Some wondered if this new approach wasn’t a little bit sexist, and I can’t totally disagree — which is a shame, because “Conway” could’ve at least sidestepped that critique if it had ditched the original Chicago line about everyone loving her hair, her lips, her boobs, her nose. But the overarching theme of these two sketches and SNL’s updated portrayal of Conway is that the show is officially done with having her placidly nod and smile by Trump’s side. Instead, it’s changed gears entirely to present her as a ruthlessly ambitious extension of Trump himself who’s willing to do what it takes to get her way.
And if that Chicago sketch was the turning point for the show’s depiction of Conway, “Complicit” represents the same kind of shift in how it’s approaching Ivanka.
Ivanka Trump has been largely absent from SNL as her father’s presidency has unfolded. That may be changing.
When we last saw SNL do a take on Ivanka in October, it was in the aforementioned Lemonade parody (which starred Cecily Strong as a supposedly over-it Melania Trump). Blunt played Ivanka as a deeply disappointed woman exuding righteous regret: “I’m supposed to be the brains here,” she trilled. “What the hell have I been thinking?” The week before, then-host Margot Robbie had played Ivanka on a political edition of Family Feud with a pleasant, if vacant smile.
This was before Trump’s inauguration, so neither impression or sketch ever touched the current belief that Ivanka is, as many news reports indicate, an important cog in the Trump administration’s self-described “fine-tuned machine.” And in fairness to SNL, impersonating Ivanka must be tricky — writing comedy about someone who makes being put together her literal business has to be a challenge, since of the show’s most cutting political commentary usually undermines a powerful person by emphasizing the most ridiculous parts of their character. (See: McCarthy neatly tearing Spicer apart with the power of angry hyperbole.)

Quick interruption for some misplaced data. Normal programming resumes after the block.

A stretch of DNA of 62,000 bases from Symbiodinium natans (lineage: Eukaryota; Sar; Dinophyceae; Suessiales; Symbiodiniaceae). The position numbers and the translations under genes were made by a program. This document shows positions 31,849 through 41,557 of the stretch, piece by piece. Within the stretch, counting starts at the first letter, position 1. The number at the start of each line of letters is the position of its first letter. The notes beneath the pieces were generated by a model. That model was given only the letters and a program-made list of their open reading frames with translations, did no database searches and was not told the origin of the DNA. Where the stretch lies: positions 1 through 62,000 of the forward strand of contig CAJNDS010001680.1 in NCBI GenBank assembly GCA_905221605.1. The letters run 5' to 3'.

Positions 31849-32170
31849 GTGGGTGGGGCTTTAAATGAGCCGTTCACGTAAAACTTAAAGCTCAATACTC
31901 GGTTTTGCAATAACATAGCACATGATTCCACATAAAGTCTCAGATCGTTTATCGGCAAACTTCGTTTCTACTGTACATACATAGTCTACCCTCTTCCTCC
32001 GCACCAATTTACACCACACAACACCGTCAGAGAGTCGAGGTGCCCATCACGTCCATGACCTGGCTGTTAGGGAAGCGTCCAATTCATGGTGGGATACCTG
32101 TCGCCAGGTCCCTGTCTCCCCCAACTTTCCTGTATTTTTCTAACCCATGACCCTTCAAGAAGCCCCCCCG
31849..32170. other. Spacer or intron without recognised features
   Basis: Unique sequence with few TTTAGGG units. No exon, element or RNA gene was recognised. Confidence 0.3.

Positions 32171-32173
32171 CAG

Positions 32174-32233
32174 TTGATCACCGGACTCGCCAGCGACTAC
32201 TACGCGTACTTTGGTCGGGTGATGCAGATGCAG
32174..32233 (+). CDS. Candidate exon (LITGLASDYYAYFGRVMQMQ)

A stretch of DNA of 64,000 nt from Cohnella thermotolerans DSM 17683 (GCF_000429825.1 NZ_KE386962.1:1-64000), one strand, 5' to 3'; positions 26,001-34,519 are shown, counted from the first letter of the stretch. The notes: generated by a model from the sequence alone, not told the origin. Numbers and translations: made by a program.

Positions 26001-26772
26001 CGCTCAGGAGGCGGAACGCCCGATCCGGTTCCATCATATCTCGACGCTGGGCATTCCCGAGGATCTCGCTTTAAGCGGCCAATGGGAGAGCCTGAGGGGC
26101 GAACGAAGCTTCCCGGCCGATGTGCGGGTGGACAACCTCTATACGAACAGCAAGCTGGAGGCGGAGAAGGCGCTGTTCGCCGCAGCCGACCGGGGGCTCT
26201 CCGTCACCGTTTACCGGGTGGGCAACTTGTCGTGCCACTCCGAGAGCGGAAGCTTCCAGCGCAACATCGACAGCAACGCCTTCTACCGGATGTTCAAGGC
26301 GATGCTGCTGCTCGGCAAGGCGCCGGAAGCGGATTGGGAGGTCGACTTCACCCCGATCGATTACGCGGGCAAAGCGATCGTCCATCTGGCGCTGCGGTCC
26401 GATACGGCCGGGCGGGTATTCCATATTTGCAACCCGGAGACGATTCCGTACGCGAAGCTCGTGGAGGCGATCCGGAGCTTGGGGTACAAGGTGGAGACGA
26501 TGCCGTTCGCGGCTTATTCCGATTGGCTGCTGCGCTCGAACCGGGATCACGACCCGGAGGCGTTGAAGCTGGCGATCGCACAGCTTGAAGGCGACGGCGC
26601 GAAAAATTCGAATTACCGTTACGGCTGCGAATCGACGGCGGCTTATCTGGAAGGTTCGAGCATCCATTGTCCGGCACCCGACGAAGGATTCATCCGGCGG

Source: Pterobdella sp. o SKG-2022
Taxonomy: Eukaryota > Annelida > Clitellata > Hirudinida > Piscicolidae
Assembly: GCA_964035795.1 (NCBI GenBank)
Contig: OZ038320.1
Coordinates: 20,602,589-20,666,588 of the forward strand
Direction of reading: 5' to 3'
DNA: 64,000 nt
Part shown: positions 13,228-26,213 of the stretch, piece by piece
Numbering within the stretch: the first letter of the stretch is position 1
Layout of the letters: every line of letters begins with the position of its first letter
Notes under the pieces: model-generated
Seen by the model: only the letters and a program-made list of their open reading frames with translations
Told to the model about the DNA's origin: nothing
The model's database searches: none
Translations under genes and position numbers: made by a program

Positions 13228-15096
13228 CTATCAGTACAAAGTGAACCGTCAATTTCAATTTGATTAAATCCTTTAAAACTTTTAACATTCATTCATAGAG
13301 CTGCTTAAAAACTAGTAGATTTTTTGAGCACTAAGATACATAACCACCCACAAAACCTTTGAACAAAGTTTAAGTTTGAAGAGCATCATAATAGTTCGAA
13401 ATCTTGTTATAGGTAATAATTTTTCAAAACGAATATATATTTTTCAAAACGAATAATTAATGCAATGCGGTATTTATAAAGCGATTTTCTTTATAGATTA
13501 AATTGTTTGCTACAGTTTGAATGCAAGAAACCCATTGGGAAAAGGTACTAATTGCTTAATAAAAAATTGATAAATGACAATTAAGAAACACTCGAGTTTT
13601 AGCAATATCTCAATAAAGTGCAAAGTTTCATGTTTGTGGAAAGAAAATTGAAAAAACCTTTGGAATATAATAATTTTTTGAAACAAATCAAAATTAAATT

Unlike many in her father’s administration, Ivanka has always been careful to keep her image pristine, respectable, and vaguely empowering, like the “friendship” section of the Hallmark aisle. Even when her name has been in the headlines, as it was when Conway urged people to “buy Ivanka’s stuff” in response to Nordstrom pulling her clothing line and the president angrily denouncing the retailer, Ivanka herself has remained silent, the better to let the dust settle without her taking part in the fray.
Ivanka’s respectability politics were an integral part of her father’s campaign, and now they’re part of his presidency. Her studiously nonthreatening quality reportedly helped sway the 53 percent of white women who voted for Trump, who reasoned that he might be uncouth, but he couldn’t be so bad if he managed to raise such an independent, elegant woman. As BuzzFeed’s Anne Helen Petersen put it in her deep dive on “Ivanka Voters,” Ivanka came to represent “a sanitized, assuring, classy Trump who [made] it less troublesome to vote for her father.”
SNL’s “Complicit” sketch is about that role entirely, painting Ivanka as a selfish rich girl who doesn’t actually care what her father is doing. Johansson throwing on a wig and gliding around a ballroom awash in gold leaf accents became far more pointed than any of SNL’s past Ivanka impressions as the voiceover declared that Trump’s daughter is “a woman who knows what she wants and knows what she’s doing” while questioning her description of herself as a feminist advocate with a simple, “but like, how?”
The sketch even calls back to Trump’s “grab ’em by the pussy” comments when the voiceover muses that Ivanka “probably should’ve bounced after the whole Access Hollywood bus thing, oh, well.”
With this ad, SNL has signaled that it’s ready to take a different tack with Ivanka, starting with puncturing her meticulous brand. “Complicit” might not have the belligerent, absurd tone of McCarthy’s Spicer, but it cuts deep into its subject nonetheless. And combined with McKinnon’s Conway taking a 180-degree turn into maniacal evil genius mode, it makes clear that SNL is done pretending that the women Trump trusts are in any way upset now that their guy is the president.